SYS_GID_MIN               201
SYS_GID_MAX               999

# If defined, this command is run when removing a user.
# It should remove any at/cron/print jobs etc. owned by
# the user to be removed (passed as the first argument).
#USERDEL_CMD	/usr/sbin/userdel_local

# If useradd should create home directories for users by default
# On RH systems, we do. This option is overridden with the -m flag on
# useradd command line.

# The permission mask is initialized to this value. If not specified, 
# the permission mask will be initialized to 022.
UMASK           077

# This enables userdel to remove user groups if no members exist.

# Use SHA512 to encrypt password.
  • Location of user mailboxes
  • Password aging controls
  • Minimum and maximum values for automatic UID selection (1000 to 60000)
  • Minimum and maximum values for automatic GID selection (1000 to 60000)
  • Whether home directories should be created when adding a new user
  • Default umask
  • Encryption method used to encrypt passwords

If the USERGROUPS_ENAB directive in /etc/login.defs is set to YES, a group is created for the user with the same name as the username. If the directive is set to NO, the useradd command sets the primary group of the new user to the value specified by the GROUP directive in the /etc/default/useradd file, or 100 by default.

Once an account is created you can set its password using the passwd command as follows −

When you type passwd username, it gives you an option to change the password.

Create New USer With Specific Values :

You Have See More options Give in Terminal man useradd

Usermod :

The ‘usermod‘ command is simple to use with lots of options to make changes to an existing user.

  • -c = We can add comment field for the useraccount.
  • -d = To modify the directory for any existing user account.
  • -e = Using this option we can make the account expiry in specific period.
  • -g = Change the primary group for a User.
  • -G = To add a supplementary groups.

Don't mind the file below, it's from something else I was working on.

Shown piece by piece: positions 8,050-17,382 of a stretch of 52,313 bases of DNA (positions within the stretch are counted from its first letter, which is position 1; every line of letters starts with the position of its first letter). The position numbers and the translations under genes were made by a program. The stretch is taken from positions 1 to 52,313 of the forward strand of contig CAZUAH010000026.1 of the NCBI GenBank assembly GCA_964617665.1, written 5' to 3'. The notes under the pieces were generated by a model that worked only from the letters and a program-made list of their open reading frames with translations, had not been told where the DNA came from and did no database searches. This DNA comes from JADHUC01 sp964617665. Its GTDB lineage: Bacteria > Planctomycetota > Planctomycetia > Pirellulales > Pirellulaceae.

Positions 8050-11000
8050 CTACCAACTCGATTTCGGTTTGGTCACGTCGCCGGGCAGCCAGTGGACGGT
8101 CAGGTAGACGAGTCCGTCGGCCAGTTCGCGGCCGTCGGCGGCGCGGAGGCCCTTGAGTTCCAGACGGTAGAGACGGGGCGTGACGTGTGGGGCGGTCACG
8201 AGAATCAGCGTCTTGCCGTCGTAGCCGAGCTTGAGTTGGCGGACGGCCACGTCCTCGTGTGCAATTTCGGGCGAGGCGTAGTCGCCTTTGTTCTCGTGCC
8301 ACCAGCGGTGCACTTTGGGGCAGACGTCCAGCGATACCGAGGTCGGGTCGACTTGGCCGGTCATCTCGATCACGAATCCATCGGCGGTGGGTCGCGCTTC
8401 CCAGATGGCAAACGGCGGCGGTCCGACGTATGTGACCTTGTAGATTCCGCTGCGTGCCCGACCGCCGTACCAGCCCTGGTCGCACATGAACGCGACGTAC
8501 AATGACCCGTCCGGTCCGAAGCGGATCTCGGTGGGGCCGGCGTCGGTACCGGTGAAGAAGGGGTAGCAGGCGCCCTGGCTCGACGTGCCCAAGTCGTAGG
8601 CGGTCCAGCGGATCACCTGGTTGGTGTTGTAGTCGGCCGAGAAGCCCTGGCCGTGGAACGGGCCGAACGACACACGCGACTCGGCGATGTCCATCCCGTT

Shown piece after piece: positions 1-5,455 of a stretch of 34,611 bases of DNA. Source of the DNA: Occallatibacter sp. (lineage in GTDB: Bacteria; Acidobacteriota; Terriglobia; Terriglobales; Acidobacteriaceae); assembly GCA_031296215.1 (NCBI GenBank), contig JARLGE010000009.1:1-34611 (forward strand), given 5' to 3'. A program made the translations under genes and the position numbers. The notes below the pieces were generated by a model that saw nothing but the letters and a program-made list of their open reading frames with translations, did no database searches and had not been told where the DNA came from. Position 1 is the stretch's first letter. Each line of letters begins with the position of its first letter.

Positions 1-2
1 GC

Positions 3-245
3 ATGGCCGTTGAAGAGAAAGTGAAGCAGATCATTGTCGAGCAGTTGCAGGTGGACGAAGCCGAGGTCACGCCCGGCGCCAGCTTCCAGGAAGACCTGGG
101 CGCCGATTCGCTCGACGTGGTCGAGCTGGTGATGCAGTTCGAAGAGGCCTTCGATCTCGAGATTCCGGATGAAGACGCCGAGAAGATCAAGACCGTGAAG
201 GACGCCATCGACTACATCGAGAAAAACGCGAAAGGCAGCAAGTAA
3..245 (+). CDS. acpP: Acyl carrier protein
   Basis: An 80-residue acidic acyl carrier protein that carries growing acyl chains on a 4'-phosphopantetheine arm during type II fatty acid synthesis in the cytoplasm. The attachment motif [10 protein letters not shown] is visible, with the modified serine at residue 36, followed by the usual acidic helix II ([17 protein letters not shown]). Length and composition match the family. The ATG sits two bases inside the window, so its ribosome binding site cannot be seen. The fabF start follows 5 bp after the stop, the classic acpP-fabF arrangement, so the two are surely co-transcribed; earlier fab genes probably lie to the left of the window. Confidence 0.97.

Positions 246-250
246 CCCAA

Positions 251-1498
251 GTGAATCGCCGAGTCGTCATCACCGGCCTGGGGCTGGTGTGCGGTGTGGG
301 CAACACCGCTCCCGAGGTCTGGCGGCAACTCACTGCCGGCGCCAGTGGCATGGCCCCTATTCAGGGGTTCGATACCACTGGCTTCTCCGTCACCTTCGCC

• -a = To add anyone of the group to a secondary group.
  • -l = To change the login name from tarak to ramesh
  • -L = To lock the user account. This will lock the password so we can’t use the account.
  • -m = moving the contents of the home directory from existing home dir to new dir.
  • -p = To Use un-encrypted password for the new password. (NOT Secured).
  • -s = Create a Specified shell for new accounts.
  • -u = Used to Assigned UID for the user account between 0 to 999.
  • -U = To unlock the user accounts. This will remove the password lock and allow us to use the user account.

/etc/shadow :

/etc/shadow is a text file that contains information about the system’s users’ passwords. It is owned by user root and group shadow, and has 640 permissions .

redhat –> Username

:!! –> Encrypted Password

:19282 –> Last password change

:0 –> Minimum password age

:99999 –> Maximum password age

:7 –> Warning period

: –> Inactivity period

: –> Expiration date

: –> Unused (or) future purpose

To see the user password details :

chage -l username

To change user password details :

chage username

To change individual Parameters details :

Ex: chage -w 21 redhat

Delete an Account :

The userdel command can be used to delete an existing user.

deletion user
userdel username

deletion user along with home directory
userdel -r username